TONY YEOH:

I think it's 50,000 ringit now. I should have Google

RAVINDRAN NARAYANASAMY:

Based on the EAP that you are going to apply and believe if I understand correctly, because if let's say your EP, you're going to apply more means your beta capital should be more, but the minimum is what Shivas told, I think the minimum is 500K.

SHIVAS:

Yeah. No. Okay. So basically, if you are wanting to hire locals, that's no issues. If you're bringing in more foreigners, then it's not only about the beta capital, but also about the size of your office, all those things met us. Right? So because we have MSC companies, large companies still at 500,000 P that can be done, but it depends on the activities. Depends on the average salary of this person who's coming from overseas and all those. And of course there should be a balance of 70, 30 local employment. Let me look into that visa, beta Capitola, because I used to. yeah. Let me just share screen. Yeah. So this is what it is. So if you are a new type entrepreneur, one year professional visit visa. So if you go to the MPAC dot mine, this website here, you'll be able to see that, right. So one year professional visit pass. So you just new entrepreneur then for the founder or co-founder with no track record of established business, basically you'll be eligible for that visa, but if you're an experienced one, then you get five years. Right. So, but then you need to prove that your track record of your business for two years, and then you're also eligible to bring your dependence.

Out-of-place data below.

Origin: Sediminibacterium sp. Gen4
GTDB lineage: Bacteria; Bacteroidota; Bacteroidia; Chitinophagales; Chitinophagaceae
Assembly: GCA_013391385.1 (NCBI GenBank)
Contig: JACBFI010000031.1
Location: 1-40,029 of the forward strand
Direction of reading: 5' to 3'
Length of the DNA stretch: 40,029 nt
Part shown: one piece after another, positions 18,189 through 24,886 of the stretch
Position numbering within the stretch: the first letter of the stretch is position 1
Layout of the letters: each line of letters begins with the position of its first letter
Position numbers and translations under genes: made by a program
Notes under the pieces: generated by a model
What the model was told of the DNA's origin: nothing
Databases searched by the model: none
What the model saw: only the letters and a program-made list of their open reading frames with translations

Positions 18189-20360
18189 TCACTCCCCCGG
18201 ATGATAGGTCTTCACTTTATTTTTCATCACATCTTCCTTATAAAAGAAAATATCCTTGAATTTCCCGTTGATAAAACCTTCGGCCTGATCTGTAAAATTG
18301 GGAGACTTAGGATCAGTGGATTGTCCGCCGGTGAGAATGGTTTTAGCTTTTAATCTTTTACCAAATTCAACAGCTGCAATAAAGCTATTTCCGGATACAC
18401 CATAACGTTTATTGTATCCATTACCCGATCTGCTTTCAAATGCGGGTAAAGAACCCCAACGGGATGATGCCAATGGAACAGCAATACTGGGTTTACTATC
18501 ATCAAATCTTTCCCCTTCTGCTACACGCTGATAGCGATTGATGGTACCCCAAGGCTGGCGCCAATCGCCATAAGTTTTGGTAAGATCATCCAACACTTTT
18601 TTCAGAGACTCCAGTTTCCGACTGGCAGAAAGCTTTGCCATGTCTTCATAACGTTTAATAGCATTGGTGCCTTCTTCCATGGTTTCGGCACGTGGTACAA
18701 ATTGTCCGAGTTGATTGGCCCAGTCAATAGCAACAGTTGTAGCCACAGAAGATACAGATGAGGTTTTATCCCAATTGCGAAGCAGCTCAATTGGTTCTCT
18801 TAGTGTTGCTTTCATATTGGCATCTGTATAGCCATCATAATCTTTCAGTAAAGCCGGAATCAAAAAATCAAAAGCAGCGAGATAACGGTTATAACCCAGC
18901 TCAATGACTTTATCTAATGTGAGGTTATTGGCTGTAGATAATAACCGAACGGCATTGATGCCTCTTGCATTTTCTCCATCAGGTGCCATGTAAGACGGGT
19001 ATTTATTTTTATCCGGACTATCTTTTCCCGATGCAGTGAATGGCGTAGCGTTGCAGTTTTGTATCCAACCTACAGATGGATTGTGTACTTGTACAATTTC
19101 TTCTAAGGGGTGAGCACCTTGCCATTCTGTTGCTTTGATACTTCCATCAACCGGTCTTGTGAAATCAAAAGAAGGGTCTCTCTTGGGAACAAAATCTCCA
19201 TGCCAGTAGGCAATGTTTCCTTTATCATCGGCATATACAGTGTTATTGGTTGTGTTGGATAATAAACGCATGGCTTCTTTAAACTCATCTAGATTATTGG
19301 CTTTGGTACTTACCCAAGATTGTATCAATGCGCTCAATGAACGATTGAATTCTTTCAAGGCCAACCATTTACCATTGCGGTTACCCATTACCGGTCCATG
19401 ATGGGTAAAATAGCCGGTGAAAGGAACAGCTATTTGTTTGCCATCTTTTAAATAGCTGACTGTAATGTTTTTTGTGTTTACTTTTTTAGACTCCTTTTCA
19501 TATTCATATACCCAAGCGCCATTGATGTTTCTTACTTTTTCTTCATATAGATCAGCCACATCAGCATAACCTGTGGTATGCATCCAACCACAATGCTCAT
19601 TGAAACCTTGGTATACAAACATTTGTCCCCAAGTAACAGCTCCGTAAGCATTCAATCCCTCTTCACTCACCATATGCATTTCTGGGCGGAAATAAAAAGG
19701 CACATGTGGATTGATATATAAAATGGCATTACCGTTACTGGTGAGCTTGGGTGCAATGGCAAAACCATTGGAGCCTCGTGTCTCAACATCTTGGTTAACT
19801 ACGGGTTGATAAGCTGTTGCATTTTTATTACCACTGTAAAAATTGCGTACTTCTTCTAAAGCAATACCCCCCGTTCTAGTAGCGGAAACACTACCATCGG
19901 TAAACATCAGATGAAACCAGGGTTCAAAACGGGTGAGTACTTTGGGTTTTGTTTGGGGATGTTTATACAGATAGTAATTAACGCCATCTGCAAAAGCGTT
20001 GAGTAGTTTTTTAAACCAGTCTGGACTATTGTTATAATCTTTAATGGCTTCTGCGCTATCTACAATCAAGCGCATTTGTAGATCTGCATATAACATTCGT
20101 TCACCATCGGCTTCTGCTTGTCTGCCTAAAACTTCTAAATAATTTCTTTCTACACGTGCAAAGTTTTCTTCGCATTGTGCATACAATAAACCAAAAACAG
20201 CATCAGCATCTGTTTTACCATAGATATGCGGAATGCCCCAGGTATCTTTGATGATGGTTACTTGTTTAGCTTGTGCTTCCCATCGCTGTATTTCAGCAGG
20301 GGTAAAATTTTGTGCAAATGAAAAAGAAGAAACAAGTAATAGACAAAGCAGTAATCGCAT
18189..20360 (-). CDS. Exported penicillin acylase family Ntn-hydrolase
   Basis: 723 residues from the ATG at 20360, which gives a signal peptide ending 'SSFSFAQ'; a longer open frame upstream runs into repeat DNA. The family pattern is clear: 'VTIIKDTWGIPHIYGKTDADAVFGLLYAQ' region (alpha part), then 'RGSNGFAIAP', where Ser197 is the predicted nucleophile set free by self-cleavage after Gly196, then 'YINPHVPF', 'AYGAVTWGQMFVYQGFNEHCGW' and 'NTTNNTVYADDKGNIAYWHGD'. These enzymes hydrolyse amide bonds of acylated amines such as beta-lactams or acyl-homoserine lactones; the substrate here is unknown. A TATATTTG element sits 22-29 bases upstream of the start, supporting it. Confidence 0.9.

TONY YEOH:

And then rest is the five-year resident past established visa, which is basically for a tech investor. This is more than the investor rather than the entrepreneur itself.

DERREN JOSEPH:

Okay. Yeah. So this is pretty good to this is a pretty good resource. So for those who may be listening, I may not be seeing the screen right now. MDEC.MY forward slash MTEP is what you're looking for. And if you are a new tech entrepreneur, so you don't have that experience, I can see that the minimum that you'd need to show would be 50,000 ringgit. She had mentioned earlier, so about 12,000 us dollars about, yeah. Okay. That's, that's great. And right now, of course you need to be fully vaccinated and stuff like that. What are the processing times roughly: